4-8-4 was usually the car I worked. Your car number identified you and the district you worked. “4-8-4, are you ok?” was the question a 9-1-1 dispatcher would ask if they hadn’t heard from me on a traffic stop. It begins when you call a dispatcher to start your traffic stop.
Dispatcher: “4-8-4 go.”
4-8-4: “122 and Stark, with Oregon Adam Boy Lincoln 1-2-3.” (Oregon license plate ABL 123.)
The dispatcher enters the info on one of the multiple computer screens at their desk. It starts a timer on the screen. The timer alerts the dispatcher to call and ask if you’re okay after a few minutes have passed without hearing from you. That dispatcher is your lifeline, a guardian angel. Like a guardian angel, unseen, looking out for you, but heard. When first responders are mentioned sometimes we forget to remember that the 9-1-1 dispatcher is the first responder when they take a call from someone who needs help.
There was a recent article in the Oregonian about 9-1-1 dispatchers in Umatilla County. Umatilla County encompasses 3,231 square miles.
Caitlin Slette remembers one of her first calls as an emergency dispatcher.
“On my second or third day working on my own, I got a call from someone way out in the county,” she said. “(He) said there was someone at his door who thought his ear had gotten shot off. He kept saying, ‘If he comes in, I’m going to shoot him.'”
Slette was able to keep the caller on the phone, and get emergency services to the scene before he acted on his words.
This baptism-by-fire is not abnormal for dispatchers — the first point of contact when someone calls 911. Inside the Umatilla County Sheriff’s Office in Pendleton, the team of 18 dispatchers field calls from 25 different law enforcement and emergency agencies, directing police officers, fire and ambulance services to the places where callers need help. But new dispatchers like Slette, who has worked in the job for nearly a year, go through months of training before they can field emergency calls. They learn the basics — finding out a person’s location, the reason for the call, and if there are any weapons — and the language of law enforcement. Slette said she trained for about three months before being able to take emergency calls on her own.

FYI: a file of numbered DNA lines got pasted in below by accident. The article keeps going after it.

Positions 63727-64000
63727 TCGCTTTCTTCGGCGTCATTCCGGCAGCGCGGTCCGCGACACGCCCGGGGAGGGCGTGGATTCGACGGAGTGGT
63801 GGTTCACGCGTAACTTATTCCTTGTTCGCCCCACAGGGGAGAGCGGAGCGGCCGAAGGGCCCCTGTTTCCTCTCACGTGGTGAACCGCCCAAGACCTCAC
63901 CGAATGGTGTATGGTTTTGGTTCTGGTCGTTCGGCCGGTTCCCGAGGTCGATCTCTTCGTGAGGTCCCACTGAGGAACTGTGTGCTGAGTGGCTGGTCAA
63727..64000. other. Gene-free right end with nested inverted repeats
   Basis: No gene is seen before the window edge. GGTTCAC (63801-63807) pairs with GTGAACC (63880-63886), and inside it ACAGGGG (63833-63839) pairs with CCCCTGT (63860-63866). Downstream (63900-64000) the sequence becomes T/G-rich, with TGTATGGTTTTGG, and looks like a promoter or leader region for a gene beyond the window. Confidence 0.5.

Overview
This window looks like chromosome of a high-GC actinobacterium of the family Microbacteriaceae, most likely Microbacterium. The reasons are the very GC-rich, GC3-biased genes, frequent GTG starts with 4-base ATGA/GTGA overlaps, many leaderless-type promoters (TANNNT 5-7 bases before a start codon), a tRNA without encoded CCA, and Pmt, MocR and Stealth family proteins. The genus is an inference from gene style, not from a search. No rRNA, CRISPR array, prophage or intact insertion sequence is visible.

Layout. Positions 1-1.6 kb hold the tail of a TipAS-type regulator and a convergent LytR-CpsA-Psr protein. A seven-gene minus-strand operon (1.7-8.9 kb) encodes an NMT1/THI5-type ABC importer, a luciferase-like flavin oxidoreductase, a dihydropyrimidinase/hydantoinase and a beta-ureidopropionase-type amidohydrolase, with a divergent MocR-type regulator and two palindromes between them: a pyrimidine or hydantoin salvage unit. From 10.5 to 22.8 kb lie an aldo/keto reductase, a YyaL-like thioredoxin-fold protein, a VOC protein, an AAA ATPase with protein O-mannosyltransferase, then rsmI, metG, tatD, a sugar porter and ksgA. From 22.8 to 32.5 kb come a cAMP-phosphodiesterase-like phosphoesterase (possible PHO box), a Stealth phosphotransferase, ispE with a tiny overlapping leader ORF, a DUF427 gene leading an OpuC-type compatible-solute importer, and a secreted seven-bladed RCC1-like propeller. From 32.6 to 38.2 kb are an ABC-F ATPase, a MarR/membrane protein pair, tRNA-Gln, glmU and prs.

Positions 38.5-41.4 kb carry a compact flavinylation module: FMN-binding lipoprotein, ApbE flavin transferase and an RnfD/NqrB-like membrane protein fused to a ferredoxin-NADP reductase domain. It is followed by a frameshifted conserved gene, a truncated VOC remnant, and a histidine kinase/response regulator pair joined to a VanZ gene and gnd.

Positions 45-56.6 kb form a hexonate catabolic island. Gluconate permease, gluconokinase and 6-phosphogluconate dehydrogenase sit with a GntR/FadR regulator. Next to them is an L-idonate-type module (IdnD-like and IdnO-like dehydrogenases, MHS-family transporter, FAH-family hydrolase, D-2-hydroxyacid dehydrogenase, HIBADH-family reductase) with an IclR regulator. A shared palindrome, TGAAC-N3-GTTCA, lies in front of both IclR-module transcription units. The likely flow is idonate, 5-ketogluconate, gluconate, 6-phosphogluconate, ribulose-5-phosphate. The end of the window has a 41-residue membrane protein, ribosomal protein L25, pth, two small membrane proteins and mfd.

Each dispatcher sits at a desk with seven screens: two connected to the phone lines, three where they enter and access information from various databases, and two that access the radio system. There are usually five or six working at a time, with each person managing a different agency. One person will take care of all emergency and fire agencies, and one dispatcher will be assigned to each police agency. As they receive information about a call, they enter it into the system, where the other dispatchers can view it.
Communications Sergeant Karen Primmer said one of the toughest parts of the job is the lack of closure — once law enforcement takes over, dispatchers are no longer a part of the call, and don’t know whether something was resolved.
“We sometimes get left out of that conclusion piece,” she said. “We want to hear the rest of the story.”
One night I was working with a friend from college. He was a traffic officer, a 300 car. He said we should pay a visit to radio. Radio was the Bureau of Emergency Communications. BOEC at that time was located inside a cold-war bunker that had been hollowed out of Kelly Butte, an extinct volcanic plug located within the city limits of Portland.
He introduced me by name to one the dispatchers and as soon as I said, “It’s nice to meet you,” she said “Oh, you’re 4-8-4. Hey, everyone, meet 4-8-4.” Greetings were exchanged, but I knew I was more than a number to everyone I met that night. You are too when you call 9-1-1.